Role of cytosolic chaperone HSP90 (HSP90AA1/AB1) in antigen presentation by MHC I molecules

Date of Completion

January 2009


Biology, Cell|Health Sciences, Immunology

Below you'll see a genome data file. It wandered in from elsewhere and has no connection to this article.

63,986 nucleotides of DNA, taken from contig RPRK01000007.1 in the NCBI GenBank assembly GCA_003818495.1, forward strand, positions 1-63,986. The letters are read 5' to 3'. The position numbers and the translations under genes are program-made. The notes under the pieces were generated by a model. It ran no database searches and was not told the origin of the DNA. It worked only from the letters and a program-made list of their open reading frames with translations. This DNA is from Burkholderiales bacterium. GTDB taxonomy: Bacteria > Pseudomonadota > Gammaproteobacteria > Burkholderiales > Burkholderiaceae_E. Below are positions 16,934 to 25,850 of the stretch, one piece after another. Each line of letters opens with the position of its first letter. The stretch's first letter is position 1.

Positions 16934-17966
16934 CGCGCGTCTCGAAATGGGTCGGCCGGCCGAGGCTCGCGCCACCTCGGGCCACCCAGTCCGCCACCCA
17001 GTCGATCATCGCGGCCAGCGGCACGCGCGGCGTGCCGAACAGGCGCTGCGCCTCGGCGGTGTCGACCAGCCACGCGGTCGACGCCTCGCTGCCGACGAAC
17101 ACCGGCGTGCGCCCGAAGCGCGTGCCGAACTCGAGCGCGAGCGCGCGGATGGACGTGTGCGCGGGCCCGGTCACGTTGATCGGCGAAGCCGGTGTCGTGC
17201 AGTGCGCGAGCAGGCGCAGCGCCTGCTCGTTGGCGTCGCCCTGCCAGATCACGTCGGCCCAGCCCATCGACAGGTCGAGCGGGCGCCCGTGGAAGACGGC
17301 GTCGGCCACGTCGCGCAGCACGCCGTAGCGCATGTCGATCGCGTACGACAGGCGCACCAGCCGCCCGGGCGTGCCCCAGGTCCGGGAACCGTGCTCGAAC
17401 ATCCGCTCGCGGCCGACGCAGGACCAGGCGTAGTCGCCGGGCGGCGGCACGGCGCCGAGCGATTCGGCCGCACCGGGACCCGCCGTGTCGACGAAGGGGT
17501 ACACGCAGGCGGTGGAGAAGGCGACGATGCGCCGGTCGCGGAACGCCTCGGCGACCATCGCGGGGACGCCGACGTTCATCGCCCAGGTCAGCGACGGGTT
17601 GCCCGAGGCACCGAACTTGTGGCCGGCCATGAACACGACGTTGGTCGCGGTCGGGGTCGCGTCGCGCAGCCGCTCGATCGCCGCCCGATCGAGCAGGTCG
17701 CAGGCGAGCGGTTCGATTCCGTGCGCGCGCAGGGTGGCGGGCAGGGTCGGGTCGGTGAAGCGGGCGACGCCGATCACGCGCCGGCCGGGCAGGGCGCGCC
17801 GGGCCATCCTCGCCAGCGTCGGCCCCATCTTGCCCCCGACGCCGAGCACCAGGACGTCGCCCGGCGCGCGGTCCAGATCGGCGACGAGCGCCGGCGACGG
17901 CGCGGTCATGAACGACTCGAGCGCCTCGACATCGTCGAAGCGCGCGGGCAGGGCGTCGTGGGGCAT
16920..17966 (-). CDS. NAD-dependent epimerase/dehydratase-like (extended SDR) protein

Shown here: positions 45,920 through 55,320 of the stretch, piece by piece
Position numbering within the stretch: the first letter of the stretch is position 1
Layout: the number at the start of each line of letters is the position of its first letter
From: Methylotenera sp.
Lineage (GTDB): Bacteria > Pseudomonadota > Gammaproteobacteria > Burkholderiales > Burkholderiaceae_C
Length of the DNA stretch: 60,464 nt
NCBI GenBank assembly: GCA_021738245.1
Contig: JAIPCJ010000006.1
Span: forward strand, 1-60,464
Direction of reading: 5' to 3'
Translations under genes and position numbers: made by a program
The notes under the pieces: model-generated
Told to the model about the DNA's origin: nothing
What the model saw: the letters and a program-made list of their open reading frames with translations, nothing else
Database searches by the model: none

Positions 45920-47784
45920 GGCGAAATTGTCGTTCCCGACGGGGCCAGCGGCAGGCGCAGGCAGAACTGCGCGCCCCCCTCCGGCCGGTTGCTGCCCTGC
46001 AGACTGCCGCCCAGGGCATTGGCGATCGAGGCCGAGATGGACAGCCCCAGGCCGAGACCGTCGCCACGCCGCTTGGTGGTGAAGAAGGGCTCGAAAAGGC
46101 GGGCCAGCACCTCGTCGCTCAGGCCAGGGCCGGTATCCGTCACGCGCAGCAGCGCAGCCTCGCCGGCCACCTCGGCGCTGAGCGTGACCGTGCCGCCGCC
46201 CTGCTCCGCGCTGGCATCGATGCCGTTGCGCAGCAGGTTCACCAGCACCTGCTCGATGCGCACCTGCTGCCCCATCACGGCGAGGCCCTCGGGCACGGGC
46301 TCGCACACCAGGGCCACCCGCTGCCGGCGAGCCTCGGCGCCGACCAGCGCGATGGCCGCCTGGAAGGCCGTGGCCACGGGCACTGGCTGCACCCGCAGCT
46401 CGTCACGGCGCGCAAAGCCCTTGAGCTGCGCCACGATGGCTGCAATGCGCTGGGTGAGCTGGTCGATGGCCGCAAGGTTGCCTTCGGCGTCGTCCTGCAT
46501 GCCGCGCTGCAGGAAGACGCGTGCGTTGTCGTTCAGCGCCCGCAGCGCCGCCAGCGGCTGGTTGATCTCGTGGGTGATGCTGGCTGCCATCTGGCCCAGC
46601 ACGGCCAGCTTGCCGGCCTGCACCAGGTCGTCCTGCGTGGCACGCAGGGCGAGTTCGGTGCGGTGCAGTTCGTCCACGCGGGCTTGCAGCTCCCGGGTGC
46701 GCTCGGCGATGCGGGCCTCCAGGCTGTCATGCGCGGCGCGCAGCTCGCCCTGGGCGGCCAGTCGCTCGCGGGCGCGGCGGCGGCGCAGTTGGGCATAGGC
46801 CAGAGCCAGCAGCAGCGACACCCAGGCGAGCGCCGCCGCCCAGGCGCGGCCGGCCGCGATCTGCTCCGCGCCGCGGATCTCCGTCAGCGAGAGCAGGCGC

Antigen presentation by MHC I molecules involves generation of peptides, loading of MHC I with peptides, and transport of MHC I-peptide complexes to the cell surface. The peptides are derived from the degradation of endogenous proteins in the cytosol. In this thesis, the chicken ovalbumin epitope SIINFEKL has been used as the model antigen and mechanism of its generation has been investigated. My results show that complete inhibition of proteasome activity results in only a modest inhibition in generation of new Kb-SIINFEHL complexes. Only a combined inhibition of proteasomes and other cytosolic proteases leads to a complete inhibition of generation of such complexes. Subsequent to their generation, peptides are chaperoned by heat shock proteins (HSPs). My studies provide direct evidence for the involvement of cytosolic hsp90 in chaperoning of peptides that are destined for loading onto MHC I. My studies define the nature of the peptides chaperoned by hsp90, and the precise step at which hsp90 associates with peptides. The role of hsp90 in presentation of an ovalbumin epitope is found to be at a post-proteasomal step: hsp90 associates with N-terminally extended precursors of the SIINFEHL epitope, and such peptides are depleted from hsp90 preparations in inhibitor-treated cells. My results indicate that treatment of cells with hsp90 inhibitors leads to generation of "empty" MHC I due to inhibited loading of MHC I with peptides. Hsp90-inhibited cells are poor stimulators of T lymphocytes. Altogether, these results define the mechanisms of generation of SIINFEHL or its precursors from intact ovalbumin, and the chaperoning of such precursors by hsp90. In addition, the role of hsp90 in processing of a variety of antigens, such as epitope I of larger T antigen is shown. I have also examined the form of the antigen, which is transferred from an antigen donor cell to an antigen presenting cell during cross-priming. My results are consistent with the idea that peptides, rather than the intact protein constitute the transferred form of antigen. ^